Klentak openly lauds Realmuto as the best catcher in baseball. Moreover, the Phillies didn’t give up prized pitching prospect Sixto Sanchez and young catcher Jorge Alfaro to acquire Realmuto for only two years. In extension talks, Realmuto has nearly all of the leverage.
But would the Phillies really pay him $26 million per year, which would easily surpass Joe Mauer's average-annual value record for a catcher ($23 million)? The next few weeks will test both sides’ commitment to reaching an agreement.
As impressive as Spencer Howard looked last season, a midseason shoulder strain caused the 23-year-old top prospect to throw only 92⅓ innings, including a stint in the Arizona Fall League.
How much, then, can the Phillies expect from him this year, especially if he opens the season in triple A?
In December, Klentak suggested an early-season innings limit or a temporary move to the bullpen as potential ways of ensuring that Howard can pitch meaningful innings in the big leagues later in the year. It wouldn’t be surprising to see limits imposed on him in spring training, too.
"He's really close [to being ready for the big leagues] and has a chance to be impactful," a rival scout said after last season. "He's one of the top three or four pitching prospects I've seen."
Indeed, given the right-hander’s talent -- and he ranks among the most important players in the organization -- the Phillies have visions of his slotting into the rotation behind Aaron Nola and Wheeler. But it’s doubtful that Howard is capable of a 200-inning season yet.
After straining the ulnar collateral ligament in his elbow last June, Seranthony Dominguez said he was “hoping for a miracle” to avoid surgery.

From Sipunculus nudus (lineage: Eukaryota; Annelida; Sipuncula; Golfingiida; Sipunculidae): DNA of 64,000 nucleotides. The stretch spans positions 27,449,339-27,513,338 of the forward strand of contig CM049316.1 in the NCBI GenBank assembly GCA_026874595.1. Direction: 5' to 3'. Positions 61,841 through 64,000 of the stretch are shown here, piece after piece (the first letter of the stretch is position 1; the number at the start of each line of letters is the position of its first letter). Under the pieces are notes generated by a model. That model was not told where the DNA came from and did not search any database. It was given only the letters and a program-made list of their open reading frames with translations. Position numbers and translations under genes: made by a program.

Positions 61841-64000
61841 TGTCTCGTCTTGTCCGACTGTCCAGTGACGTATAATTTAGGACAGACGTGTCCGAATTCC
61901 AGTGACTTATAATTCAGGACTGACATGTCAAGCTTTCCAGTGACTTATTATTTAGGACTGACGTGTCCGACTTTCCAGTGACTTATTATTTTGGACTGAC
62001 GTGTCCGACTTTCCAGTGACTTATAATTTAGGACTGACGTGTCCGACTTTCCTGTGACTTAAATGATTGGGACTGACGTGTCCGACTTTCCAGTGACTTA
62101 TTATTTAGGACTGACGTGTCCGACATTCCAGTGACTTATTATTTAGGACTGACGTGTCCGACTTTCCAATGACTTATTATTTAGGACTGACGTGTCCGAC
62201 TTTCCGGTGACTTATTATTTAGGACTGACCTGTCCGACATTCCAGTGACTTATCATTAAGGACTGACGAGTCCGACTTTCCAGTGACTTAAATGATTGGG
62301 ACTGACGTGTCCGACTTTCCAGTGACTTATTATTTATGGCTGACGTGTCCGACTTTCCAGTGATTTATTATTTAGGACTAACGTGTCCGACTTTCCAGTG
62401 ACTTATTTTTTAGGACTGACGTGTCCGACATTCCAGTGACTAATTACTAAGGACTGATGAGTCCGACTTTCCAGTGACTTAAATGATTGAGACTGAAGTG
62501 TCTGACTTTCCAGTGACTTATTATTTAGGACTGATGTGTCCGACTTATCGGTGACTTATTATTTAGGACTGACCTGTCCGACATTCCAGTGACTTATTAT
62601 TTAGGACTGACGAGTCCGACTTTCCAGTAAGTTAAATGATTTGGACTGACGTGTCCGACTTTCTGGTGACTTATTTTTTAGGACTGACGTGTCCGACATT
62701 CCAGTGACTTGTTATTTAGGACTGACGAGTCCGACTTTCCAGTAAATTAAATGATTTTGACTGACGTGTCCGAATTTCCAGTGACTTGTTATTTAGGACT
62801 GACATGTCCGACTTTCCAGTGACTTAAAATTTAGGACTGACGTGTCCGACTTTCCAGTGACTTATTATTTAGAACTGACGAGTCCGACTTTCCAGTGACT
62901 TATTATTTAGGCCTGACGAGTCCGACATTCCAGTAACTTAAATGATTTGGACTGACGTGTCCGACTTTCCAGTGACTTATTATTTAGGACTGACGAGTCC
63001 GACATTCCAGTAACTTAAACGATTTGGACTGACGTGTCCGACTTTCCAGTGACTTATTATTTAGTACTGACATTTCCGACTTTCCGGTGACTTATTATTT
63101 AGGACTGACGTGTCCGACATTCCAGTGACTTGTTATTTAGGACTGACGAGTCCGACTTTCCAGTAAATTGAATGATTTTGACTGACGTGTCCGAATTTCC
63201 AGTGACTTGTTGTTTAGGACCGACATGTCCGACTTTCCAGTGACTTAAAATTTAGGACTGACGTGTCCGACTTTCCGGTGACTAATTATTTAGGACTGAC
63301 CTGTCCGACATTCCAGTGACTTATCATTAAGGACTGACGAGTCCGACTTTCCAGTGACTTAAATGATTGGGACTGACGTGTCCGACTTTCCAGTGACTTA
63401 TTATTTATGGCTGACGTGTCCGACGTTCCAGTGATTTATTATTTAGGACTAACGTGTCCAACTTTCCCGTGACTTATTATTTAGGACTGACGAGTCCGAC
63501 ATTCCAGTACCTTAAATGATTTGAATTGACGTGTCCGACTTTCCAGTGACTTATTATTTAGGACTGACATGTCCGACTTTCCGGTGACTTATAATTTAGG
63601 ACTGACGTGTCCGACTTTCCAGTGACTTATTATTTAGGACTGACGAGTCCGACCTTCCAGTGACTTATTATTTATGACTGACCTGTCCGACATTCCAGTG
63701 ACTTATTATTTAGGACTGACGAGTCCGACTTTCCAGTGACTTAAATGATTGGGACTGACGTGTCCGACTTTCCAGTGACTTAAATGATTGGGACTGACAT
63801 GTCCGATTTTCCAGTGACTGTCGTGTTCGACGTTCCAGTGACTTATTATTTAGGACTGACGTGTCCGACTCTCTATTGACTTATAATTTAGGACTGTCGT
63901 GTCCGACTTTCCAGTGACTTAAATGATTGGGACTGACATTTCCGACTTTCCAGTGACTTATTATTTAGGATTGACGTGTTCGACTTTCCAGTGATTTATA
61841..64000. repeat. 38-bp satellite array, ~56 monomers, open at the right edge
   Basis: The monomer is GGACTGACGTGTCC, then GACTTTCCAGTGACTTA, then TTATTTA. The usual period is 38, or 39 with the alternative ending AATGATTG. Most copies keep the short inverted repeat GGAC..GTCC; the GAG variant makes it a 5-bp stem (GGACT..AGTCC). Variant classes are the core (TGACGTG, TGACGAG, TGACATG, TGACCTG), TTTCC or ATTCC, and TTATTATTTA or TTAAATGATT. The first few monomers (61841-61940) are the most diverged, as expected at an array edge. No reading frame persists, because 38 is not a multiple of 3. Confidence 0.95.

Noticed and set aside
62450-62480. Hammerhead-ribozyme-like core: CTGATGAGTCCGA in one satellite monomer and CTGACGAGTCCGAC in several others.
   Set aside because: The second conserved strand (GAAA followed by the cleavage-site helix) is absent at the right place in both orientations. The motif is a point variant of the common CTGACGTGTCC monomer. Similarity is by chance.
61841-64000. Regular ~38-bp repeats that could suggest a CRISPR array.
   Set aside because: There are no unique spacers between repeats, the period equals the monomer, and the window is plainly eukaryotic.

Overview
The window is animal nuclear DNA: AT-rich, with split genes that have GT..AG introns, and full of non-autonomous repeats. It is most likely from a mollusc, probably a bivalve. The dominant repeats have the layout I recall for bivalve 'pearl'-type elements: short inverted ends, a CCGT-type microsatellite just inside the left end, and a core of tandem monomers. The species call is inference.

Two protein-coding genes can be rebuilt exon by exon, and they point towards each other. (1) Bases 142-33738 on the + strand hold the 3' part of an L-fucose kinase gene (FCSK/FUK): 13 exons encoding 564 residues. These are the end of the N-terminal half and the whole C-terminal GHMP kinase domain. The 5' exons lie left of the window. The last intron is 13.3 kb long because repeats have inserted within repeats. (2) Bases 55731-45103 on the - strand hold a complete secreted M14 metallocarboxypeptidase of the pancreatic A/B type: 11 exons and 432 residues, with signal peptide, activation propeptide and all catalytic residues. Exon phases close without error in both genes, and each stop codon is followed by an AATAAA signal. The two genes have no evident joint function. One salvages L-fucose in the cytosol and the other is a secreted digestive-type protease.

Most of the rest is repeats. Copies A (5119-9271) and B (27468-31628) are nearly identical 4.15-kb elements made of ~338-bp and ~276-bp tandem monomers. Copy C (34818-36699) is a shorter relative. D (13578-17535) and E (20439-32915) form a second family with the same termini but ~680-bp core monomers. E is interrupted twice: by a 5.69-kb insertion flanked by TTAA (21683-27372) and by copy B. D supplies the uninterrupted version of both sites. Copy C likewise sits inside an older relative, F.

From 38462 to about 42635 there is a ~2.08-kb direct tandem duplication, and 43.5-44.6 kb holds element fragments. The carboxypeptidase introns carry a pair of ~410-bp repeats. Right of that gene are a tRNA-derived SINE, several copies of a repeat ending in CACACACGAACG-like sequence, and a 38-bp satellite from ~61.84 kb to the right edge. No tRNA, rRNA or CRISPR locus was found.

At the suggestion of prominent orthopedist James Andrews, Dominguez rested and rehabbed. The hard-throwing reliever didn’t pitch again last season but didn’t have surgery either. And he recently resumed throwing without a problem, according to Price.
The Phillies will slow-play Dominguez's return, limiting his appearances in spring-training games. His type of injury doesn't usually heal completely on its own, but there's also a long list of pitchers who have kept going without surgery, including David Price and Masahiro Tanaka.
"We got to the end of [last] year and ramped him up and ran out of time from a competitive-game standpoint, but he passed every threshold and was throwing in the mid-90s and snapping off breaking balls and looking like himself," Klentak said. "Now layer on top of that a few months of allowing his body and his elbow to breathe and we go into spring training with high hopes."
Crossed fingers, too. Dominguez could be the difference between the Phillies having a sturdy bullpen and desperately needing reinforcements.
The Phillies will have 69 players in camp, which is believed to be a club record. Good thing, too, because they have at least a half-dozen jobs up for grabs on the 26-man opening-day roster.
Vince Velasquez, Nick Pivetta, and perhaps lefty Ranger Suarez will duke it out for the fifth-starter spot. But most of the openings are on the bench and in the bullpen, where opportunities exist even for non-roster invitees. (Neil Walker vs. Logan Forsythe vs. Josh Harrison in a battle of veteran utility infielders?)
One name to watch: Connor Brogdon. The 25-year-old right-hander had a 2.61 ERA and averaged 12.6 strikeouts and only 2.8 walks per nine innings last season in 51 relief appearances, 26 of which came in triple A.
Could he be the surprise of camp?